Today is Michaelmas Day, which is one of the quarter days that feature on the calendar close to the equinox or solstice, the others being Lady Day on 25th March, Midsummer Day on 24th June and Christmas Day.
Historically, Michaelmas marked the end of harvest and the beginning of the new season. Nowadays, harvest is long finished and the ground already prepared for sowing. Indeed, some crops will already have been sown, though it’s so dry here that we’re waiting to drill our wheat. Instead, Bill and Jack have been planting Christmas trees this Michaelmas Day to replace the trees planted in the spring that didn’t survive the prolonged dry spell that we had this summer.
We still pay farm rents on Lady Day and Michaelmas Day, though thankfully electronic transfer is a lot easier than going cap in hand to the landlord’s agent with a bag full of money and I like the continuing traditions linked to these dates. Looking back at the Sale Particulars for the farm when it was sold in 1895, it’s interesting to see that the sale was to be completed on 29th September. Even more interesting, at the art exhibition in The Barley Barn at the weekend, I was introduced to a 99 year-old lady who lived in our house as a girl and it was her father who bought the farm back in 1895. I wonder if this day 121 years ago, he walked down the same track that I walk every day to survey his new farm.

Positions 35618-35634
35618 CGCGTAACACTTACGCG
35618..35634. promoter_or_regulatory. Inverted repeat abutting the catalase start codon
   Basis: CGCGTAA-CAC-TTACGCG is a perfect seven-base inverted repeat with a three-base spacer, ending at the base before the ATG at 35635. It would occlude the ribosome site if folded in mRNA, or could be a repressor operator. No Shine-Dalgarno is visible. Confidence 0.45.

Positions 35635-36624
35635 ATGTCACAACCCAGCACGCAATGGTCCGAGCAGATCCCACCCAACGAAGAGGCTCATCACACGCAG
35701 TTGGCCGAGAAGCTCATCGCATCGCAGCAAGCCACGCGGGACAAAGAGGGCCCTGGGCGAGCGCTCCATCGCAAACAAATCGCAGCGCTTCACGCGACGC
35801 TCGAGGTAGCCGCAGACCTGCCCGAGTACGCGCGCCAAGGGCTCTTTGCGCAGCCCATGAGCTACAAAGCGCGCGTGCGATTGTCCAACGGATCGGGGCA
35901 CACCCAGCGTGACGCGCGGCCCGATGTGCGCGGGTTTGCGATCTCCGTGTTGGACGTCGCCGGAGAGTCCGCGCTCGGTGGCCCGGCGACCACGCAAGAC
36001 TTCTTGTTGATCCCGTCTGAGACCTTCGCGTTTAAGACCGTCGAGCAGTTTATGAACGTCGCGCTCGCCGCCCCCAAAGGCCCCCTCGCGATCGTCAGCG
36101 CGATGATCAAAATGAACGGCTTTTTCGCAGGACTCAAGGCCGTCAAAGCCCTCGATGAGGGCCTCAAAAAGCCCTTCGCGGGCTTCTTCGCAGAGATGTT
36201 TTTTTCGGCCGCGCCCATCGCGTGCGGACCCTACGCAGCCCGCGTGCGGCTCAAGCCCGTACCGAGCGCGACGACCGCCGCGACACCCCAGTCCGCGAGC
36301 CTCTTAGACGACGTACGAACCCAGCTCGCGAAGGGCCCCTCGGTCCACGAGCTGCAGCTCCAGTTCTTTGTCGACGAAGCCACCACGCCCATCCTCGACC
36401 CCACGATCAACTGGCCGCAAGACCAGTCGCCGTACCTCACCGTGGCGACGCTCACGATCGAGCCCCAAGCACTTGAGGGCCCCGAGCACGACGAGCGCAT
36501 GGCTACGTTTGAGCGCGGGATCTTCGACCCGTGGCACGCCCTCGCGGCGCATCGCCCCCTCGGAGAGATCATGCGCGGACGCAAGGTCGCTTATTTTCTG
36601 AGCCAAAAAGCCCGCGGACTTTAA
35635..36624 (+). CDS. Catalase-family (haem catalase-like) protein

A fortnight ago, it still felt like summer but now autumn seems to be creeping in. Conkers litter the ground under the horse chestnut trees, hawthorn berries make a splash of scarlet and the evenings are drawing in. Last night I dithered about whether to light the fire as it was much cooler but when it was pointed out that I was still in my shirt sleeves, I realised that I just needed to put on a sweater. I keep reading that we should be embracing Danish hygge and lighting candles around the fire, but I’m happy to keep hold of summer for as long as possible.
Somehow, that first lighting of the fire acknowledges that summer really has petered out and that every evening the shutters will be closed and the fire lit as the days get shorter and colder.